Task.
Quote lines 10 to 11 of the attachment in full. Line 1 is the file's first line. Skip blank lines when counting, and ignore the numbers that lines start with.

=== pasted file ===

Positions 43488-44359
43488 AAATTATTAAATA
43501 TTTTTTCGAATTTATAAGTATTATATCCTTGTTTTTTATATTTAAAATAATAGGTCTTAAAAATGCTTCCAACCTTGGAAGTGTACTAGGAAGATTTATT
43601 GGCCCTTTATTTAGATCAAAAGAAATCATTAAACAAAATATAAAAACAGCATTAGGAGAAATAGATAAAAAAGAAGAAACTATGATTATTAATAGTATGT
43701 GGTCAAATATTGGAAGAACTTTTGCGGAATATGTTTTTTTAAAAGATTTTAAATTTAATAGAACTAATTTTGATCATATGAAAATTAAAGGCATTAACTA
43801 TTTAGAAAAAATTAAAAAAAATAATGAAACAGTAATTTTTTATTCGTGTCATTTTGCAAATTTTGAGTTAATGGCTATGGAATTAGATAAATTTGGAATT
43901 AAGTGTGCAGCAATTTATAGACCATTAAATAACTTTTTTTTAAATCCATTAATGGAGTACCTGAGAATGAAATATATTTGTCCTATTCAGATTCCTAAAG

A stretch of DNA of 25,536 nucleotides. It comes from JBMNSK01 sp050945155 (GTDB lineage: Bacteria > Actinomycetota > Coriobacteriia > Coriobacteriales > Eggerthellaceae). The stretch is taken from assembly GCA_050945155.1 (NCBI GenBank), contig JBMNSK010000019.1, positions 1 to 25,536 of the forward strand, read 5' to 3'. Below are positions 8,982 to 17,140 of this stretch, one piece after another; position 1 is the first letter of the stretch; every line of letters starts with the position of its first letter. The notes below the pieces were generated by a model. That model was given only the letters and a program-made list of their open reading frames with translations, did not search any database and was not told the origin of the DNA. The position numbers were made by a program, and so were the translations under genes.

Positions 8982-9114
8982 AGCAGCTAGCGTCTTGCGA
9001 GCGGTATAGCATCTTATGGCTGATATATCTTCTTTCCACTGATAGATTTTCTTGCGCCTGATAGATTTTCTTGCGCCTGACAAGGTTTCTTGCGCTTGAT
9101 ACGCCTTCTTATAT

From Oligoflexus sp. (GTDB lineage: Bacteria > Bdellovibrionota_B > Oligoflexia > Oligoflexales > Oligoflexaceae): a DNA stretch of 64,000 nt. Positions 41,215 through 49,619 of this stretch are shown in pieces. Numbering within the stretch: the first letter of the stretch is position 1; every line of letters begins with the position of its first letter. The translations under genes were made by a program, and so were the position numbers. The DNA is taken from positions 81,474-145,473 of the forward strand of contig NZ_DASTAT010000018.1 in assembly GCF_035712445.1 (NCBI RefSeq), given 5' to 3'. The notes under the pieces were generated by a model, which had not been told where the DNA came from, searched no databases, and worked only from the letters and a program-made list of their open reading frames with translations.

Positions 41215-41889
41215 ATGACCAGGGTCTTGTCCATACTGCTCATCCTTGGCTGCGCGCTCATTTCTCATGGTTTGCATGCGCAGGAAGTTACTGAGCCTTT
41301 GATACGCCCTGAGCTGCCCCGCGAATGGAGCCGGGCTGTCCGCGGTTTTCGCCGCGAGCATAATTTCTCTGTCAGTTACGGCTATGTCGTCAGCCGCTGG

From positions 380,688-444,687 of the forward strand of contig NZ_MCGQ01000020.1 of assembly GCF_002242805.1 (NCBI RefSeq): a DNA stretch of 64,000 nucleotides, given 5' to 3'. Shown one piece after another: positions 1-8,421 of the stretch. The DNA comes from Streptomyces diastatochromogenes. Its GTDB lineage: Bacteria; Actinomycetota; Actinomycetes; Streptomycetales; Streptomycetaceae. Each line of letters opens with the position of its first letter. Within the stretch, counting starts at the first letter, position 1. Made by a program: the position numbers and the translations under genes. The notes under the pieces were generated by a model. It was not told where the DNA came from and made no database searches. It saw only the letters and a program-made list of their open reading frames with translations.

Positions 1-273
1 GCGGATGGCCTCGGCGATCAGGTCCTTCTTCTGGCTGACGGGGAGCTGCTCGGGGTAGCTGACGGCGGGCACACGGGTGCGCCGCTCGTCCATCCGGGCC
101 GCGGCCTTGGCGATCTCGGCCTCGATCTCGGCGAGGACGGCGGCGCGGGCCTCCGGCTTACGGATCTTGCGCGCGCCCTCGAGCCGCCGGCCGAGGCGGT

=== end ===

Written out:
8982 AGCAGCTAGCGTCTTGCGA
9001 GCGGTATAGCATCTTATGGCTGATATATCTTCTTTCCACTGATAGATTTTCTTGCGCCTGATAGATTTTCTTGCGCCTGACAAGGTTTCTTGCGCTTGAT